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observations in the following Definition 5.3.1.Definition 5.3.1. Let f be a totally differentiable function on D R2 with gradient109
∇f. The aspect direction corresponding to f at s, denoted by Uasppsq : D B, whereB is the unit circle, is defined asaspp q}∇fpsq}qUs.(5.4)∇fpsThe angle associated with Uasppsq is denoted by θasppsq and is defined byasppDe2fpsqtanθsqe1 p q.(5.5)D f sThe (steepest) slope associated with f at s, denoted by Rpsq : D R is defined asRpsq}∇fpsq}.(5.6)Again, as an angle,tanγasppsqRpsq.(5.7)Figure 5.1 provides both 3-D and 2-D mesh plots of a fixed function withadditional layers of arrow plots representing its corresponding aspect surface(arrow directions) and associated slopes (length of arrows). The function evaluatedhere is fpsq ppcosps1π{180qq2 pcosps2π{180qq2q2, where s P r0,90s r0,90s. Theslopes and aspects can be calculated analytically.5.3.2Adding stochasticity; directional derivative processesGradients and more generally linear functionals of stochastic processes have beenstudied extensively; refer to Adler (2009) for a comprehensive review of theliterature. Banerjee et al. (2003) laid down an inferential framework for directionalgradients on a spatial surface in a fully Bayesian framework, enabling inference on110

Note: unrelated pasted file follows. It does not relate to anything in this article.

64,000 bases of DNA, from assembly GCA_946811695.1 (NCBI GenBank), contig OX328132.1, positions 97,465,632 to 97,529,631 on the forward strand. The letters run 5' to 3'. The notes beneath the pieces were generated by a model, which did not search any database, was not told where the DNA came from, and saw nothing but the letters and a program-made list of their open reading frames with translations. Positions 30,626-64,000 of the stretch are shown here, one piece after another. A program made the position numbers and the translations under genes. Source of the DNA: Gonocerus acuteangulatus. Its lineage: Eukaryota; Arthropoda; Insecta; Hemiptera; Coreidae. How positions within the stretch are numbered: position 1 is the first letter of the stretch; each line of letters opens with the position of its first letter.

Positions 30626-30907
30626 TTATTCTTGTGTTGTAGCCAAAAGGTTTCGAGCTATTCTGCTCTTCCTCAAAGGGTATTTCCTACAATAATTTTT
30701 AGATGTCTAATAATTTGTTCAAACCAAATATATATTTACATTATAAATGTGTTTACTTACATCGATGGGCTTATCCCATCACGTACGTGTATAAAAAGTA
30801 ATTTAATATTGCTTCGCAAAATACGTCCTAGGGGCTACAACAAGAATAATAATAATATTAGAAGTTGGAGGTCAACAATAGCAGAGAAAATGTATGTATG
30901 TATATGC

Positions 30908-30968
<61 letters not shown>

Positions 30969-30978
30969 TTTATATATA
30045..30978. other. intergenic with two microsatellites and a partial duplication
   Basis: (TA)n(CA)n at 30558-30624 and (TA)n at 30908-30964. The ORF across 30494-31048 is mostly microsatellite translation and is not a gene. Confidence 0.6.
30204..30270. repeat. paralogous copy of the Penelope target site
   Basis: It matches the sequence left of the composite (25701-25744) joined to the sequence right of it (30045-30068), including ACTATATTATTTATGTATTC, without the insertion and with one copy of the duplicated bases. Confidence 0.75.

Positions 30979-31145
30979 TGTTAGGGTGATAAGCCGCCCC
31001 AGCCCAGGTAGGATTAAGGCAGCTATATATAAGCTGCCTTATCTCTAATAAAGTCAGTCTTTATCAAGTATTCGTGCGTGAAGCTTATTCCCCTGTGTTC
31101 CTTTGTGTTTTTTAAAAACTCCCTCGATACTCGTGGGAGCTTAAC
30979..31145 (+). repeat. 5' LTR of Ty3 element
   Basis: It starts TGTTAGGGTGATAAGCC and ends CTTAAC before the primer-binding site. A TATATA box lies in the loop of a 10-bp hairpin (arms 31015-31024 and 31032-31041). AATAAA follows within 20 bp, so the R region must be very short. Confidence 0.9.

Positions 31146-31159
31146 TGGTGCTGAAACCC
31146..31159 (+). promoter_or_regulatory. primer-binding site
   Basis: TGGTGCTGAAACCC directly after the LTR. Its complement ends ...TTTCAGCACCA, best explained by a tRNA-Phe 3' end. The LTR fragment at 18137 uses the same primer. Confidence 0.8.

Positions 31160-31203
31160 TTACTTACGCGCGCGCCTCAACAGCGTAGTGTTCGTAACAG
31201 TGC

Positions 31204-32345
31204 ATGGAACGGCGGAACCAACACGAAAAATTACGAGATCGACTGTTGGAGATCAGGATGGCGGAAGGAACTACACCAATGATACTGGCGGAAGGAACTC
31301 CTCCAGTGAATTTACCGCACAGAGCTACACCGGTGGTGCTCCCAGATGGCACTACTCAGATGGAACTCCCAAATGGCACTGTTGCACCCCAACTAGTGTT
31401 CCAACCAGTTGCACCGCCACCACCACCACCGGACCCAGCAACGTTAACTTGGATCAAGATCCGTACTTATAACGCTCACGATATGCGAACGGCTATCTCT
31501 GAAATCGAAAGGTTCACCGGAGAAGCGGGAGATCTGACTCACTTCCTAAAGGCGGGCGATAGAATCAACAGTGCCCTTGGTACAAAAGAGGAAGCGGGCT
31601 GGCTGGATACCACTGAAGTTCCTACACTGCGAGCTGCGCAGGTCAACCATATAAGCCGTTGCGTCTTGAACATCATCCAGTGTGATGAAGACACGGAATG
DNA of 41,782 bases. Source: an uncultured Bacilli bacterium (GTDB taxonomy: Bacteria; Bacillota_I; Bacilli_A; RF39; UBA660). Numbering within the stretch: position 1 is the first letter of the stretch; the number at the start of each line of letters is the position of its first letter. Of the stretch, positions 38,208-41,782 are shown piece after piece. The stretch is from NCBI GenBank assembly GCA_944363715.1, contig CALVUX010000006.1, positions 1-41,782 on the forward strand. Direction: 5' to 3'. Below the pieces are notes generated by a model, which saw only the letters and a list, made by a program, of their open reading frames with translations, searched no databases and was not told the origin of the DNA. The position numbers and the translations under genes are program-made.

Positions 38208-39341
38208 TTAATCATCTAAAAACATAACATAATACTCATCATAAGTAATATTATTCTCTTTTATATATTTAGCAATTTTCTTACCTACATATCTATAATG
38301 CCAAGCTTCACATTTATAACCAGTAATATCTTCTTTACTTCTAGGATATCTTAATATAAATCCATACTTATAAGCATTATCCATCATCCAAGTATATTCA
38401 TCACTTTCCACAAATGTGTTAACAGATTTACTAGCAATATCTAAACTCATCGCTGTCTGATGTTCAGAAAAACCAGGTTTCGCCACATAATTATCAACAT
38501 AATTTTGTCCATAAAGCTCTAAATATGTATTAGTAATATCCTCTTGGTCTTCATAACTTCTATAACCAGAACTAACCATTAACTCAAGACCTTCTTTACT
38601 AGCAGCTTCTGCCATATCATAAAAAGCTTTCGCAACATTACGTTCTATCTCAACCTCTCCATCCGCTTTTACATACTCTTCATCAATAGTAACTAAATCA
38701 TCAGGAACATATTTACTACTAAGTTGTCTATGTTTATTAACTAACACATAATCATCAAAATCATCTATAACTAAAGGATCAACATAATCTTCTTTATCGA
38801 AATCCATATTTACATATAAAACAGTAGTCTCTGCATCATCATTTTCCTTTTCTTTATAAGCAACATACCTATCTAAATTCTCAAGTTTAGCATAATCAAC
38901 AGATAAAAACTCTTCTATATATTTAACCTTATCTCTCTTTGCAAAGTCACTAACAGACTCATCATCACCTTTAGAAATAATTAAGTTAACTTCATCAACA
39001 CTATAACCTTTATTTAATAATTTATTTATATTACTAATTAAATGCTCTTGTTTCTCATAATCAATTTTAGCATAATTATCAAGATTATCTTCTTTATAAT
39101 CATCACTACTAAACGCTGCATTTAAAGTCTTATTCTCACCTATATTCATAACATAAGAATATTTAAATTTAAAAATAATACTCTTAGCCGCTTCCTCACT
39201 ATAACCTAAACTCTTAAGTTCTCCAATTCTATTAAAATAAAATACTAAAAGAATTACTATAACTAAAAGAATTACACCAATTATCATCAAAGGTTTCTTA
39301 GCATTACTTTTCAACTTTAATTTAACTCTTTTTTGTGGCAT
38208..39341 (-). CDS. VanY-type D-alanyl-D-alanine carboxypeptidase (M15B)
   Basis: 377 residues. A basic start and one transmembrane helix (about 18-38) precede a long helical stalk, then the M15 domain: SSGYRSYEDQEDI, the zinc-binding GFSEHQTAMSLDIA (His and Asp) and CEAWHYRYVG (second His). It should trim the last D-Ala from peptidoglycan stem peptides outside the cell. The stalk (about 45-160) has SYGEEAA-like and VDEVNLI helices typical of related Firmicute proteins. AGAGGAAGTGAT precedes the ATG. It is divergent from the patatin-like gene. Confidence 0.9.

(possibly non-linear) functionals over the entire spatial domain with associateduncertainty quantification through the posterior distribution. See also Banerjee andGelfand (2003) for detailed distribution theory on Gaussian processes and itsgradients.We now set up the basic distributional theoretical background to define andstudy aspect and slope processes as continuous stochastic processes over a spatialdomain. First, we review stochastic extensions of the notions of directionalderivative and total derivative discussed in the previous subsection from Banerjeeet al. (2003). We restrict our attention to Gaussian processes with isotropiccovariance kernels, noting that many of the definitions and results can be extendedmore generally.(a)3-dimensional view111
(b)2-dimensional viewFigure 5.1: Display of the surface of a fpsq with associated gridded slope and aspectsurface. The arrow indicates the aspect direction, the length of the arrow indicatesthe associated slopeLet Y psq be a mean zero stationary Gaussian process (GP) with isotropiccovariance function of the form Cps,s1q Kp||s s1||q on a domain D R2. Twocommonly used choices are the power exponential family Kptq σ2 expp tφνq, 0 ⁄ ν⁄2 and the Mat´ern family Kptq σ2ptφqνKνptφq, with Kνbeing the modified Besselfunction of the second kind of order ν. The stationarity and isotropy assumptionsare used mainly to simplify expressions for the induced covariance structure for thegradients and the definitions below hold more broadly.